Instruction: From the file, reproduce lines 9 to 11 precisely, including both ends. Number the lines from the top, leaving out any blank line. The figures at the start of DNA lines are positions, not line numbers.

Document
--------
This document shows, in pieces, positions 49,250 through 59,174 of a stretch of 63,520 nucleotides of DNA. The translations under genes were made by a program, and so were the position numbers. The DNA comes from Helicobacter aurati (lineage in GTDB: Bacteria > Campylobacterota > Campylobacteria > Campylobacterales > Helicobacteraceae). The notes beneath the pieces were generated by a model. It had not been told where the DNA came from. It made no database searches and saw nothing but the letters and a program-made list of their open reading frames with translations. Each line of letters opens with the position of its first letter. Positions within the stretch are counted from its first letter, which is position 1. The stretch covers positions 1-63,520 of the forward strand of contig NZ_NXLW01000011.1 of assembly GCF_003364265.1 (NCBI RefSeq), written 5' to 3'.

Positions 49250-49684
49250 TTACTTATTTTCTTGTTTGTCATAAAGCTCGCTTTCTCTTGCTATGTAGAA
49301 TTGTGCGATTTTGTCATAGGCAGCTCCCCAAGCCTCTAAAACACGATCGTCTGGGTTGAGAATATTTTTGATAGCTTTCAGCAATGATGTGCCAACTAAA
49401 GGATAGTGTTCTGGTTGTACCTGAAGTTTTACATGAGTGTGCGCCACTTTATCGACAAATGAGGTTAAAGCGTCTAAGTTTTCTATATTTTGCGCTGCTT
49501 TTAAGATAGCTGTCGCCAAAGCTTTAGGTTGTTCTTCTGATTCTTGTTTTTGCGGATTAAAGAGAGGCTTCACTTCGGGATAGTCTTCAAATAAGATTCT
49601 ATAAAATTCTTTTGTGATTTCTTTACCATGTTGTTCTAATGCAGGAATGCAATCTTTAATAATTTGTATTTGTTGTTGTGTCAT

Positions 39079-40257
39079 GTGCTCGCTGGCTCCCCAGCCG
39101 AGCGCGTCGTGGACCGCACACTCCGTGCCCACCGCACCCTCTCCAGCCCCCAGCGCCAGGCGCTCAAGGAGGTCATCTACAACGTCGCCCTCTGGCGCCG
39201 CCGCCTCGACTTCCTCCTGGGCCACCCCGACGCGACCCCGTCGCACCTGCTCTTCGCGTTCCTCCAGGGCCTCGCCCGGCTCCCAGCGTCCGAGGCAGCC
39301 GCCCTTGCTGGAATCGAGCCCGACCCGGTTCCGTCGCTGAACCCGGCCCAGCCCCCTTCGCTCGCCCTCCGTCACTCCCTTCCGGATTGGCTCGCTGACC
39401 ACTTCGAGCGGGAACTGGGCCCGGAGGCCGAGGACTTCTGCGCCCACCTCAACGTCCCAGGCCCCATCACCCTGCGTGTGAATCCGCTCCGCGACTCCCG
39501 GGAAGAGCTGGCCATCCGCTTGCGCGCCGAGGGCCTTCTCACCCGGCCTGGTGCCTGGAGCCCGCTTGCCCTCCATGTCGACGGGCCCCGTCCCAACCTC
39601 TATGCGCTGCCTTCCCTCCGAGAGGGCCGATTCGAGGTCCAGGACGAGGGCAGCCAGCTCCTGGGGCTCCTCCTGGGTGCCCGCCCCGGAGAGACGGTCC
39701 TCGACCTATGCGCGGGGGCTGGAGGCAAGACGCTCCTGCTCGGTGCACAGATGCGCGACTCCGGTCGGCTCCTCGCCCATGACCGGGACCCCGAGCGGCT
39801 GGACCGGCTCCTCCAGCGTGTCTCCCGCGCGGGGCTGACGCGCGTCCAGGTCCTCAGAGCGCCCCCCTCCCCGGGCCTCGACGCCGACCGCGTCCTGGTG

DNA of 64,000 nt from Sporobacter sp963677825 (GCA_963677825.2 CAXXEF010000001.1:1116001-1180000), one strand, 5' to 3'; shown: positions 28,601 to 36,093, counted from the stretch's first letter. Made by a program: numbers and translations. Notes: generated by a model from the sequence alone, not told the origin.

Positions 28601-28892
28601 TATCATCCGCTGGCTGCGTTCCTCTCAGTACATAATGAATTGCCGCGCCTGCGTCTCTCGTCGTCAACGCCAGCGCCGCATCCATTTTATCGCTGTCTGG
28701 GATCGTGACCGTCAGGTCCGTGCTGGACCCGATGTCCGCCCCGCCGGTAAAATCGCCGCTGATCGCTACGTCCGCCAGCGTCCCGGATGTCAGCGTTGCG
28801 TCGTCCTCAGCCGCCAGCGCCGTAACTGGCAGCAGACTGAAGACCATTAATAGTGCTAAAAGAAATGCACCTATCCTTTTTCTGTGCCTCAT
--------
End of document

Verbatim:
39079 GTGCTCGCTGGCTCCCCAGCCG
39101 AGCGCGTCGTGGACCGCACACTCCGTGCCCACCGCACCCTCTCCAGCCCCCAGCGCCAGGCGCTCAAGGAGGTCATCTACAACGTCGCCCTCTGGCGCCG
39201 CCGCCTCGACTTCCTCCTGGGCCACCCCGACGCGACCCCGTCGCACCTGCTCTTCGCGTTCCTCCAGGGCCTCGCCCGGCTCCCAGCGTCCGAGGCAGCC